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Study Tracks Childrens' Attitudes About Athletic Abilities / October 23, 2003 / News from the USDA Agricultural Research Service

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Study Tracks Childrens' Attitudes About Athletic Abilities

By Alfredo Flores
October 23, 2003

The Agricultural Research Service is participating in a Texas study of 900 middle-school students and their changing attitudes about their own athletic abilities. The Children's Nutrition Research Center (CNRC) in Houston, Texas, is leading the four-year, $1.2 million study funded by the National Institutes of Health.

Increasingly, researchers believe that remaining physically active into adulthood is often determined by whether a person develops an "athletic identity" in childhood. Even the specific sport a child chooses can have an impact on whether he or she exercises later in life--and can even influence future risk for cardiovascular disease. Also, regular physical activity throughout life is crucial in maintaining a healthy body weight.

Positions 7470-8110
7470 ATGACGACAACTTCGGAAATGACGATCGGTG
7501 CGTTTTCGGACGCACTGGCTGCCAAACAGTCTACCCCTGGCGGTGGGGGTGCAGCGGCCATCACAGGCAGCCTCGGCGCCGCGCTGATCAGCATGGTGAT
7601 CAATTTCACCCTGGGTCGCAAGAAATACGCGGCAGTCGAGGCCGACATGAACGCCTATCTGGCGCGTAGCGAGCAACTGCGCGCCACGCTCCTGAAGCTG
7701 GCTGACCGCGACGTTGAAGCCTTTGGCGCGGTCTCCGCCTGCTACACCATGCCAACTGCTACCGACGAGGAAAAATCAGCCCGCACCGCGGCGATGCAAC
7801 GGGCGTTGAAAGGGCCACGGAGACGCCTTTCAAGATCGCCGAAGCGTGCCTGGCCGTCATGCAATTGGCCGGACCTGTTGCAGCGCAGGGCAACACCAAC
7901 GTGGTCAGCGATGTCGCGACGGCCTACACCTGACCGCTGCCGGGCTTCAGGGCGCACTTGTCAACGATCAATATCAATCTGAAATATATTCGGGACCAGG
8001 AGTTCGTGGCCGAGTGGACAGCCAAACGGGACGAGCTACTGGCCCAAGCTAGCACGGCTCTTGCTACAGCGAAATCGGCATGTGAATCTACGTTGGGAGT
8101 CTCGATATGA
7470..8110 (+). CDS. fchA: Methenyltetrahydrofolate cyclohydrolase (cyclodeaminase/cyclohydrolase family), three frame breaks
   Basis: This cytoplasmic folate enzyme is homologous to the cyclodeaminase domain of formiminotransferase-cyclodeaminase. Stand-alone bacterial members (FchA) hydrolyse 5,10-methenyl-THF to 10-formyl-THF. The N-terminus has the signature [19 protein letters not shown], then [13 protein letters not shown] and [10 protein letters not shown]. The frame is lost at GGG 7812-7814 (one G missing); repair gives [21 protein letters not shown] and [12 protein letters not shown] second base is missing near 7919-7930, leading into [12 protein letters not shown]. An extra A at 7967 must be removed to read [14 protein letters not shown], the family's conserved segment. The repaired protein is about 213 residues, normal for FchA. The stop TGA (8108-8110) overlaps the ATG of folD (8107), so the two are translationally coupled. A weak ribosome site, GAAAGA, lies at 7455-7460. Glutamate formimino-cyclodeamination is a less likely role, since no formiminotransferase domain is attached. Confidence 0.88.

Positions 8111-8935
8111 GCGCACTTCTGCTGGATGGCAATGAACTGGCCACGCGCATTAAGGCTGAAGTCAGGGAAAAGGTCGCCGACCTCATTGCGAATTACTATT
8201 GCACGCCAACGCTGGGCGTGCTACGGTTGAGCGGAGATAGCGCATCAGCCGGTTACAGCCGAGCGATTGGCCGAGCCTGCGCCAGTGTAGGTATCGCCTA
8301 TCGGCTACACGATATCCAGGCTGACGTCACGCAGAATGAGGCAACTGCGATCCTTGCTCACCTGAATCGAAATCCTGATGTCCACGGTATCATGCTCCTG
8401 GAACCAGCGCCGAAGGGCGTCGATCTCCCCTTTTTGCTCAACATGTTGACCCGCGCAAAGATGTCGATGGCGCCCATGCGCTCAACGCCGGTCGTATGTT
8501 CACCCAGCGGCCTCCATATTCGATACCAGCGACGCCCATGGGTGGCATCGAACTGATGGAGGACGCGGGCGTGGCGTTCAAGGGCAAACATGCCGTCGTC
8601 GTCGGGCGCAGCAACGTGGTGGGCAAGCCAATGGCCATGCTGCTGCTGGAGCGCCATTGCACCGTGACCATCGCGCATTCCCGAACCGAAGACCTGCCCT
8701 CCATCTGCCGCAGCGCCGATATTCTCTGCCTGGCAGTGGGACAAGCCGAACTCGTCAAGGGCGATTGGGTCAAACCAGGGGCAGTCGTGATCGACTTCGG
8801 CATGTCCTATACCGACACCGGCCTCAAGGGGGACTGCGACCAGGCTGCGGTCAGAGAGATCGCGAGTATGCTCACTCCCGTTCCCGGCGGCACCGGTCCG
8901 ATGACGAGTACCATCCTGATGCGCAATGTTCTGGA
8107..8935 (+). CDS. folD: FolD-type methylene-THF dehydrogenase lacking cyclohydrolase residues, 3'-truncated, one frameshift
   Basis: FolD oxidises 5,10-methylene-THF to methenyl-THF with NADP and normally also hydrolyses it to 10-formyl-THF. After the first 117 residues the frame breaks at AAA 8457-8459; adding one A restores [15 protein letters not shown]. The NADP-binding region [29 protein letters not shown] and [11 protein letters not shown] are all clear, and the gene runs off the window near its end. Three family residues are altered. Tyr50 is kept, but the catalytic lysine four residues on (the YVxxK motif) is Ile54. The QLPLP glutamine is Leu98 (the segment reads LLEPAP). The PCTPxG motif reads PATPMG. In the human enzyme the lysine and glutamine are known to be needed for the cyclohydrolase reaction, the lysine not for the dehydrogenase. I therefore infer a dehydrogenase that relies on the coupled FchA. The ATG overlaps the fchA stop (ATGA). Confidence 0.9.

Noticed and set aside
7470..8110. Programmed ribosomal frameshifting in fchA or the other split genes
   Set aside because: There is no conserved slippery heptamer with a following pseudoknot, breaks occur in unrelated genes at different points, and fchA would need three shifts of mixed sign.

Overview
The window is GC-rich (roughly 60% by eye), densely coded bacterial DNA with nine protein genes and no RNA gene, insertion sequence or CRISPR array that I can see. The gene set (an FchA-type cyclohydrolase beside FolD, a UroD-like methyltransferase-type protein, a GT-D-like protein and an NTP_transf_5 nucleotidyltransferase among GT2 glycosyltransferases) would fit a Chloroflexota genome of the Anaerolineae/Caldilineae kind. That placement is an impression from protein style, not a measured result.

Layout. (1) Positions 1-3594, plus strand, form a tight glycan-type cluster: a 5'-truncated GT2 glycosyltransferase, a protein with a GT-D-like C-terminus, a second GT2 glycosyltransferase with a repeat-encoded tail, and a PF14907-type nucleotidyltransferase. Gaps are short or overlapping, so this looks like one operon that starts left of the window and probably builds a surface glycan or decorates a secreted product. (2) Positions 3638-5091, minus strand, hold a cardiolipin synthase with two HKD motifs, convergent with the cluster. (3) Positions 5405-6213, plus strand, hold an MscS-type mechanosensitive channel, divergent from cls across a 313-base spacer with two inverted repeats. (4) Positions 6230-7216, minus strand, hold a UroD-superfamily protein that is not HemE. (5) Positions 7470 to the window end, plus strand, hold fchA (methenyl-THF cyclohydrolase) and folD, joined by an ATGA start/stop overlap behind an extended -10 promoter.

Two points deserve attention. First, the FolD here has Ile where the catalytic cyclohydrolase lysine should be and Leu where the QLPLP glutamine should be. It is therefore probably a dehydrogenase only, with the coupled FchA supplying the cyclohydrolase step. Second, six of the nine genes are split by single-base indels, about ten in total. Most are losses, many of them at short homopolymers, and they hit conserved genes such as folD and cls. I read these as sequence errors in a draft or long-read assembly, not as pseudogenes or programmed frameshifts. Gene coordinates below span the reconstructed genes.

The biggest drop in children's physical activities tends to occur as they move from middle school to high school, partly because they get busier and school-based team sports become more exclusive.

Cheryl B. Anderson, an assistant professor of pediatrics at Baylor College of Medicine in Houston, is leading this study. It will track seventh graders into eighth and ninth grades, and eighth graders into ninth and tenth grades in various middle schools in the Houston Independent School District and the Spring Branch School District in suburban Houston.

About twenty percent of the sample, approximately 200 kids, will wear small activity monitors--the size of a watch face--24 hours a day for four days, to record their level of movement. These select students will wear monitors Thursday through Sunday in the fall of each year and keep a personal activity journal. Twice each year, all students will complete questionnaires on their physical activities, in addition to answering questionnaires on athletic identity.

Anderson has hypothesized that people keep exercising over time because they see themselves as being the types who do these things. In other words, being athletic, or exercising to be fit, becomes part of their identity.

The CNRC is operated by Baylor College of Medicine in cooperation with Texas Children's Hospital and ARS, the U.S. Department of Agriculture's chief scientific research agency.

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Last Modified: 10/23/2003
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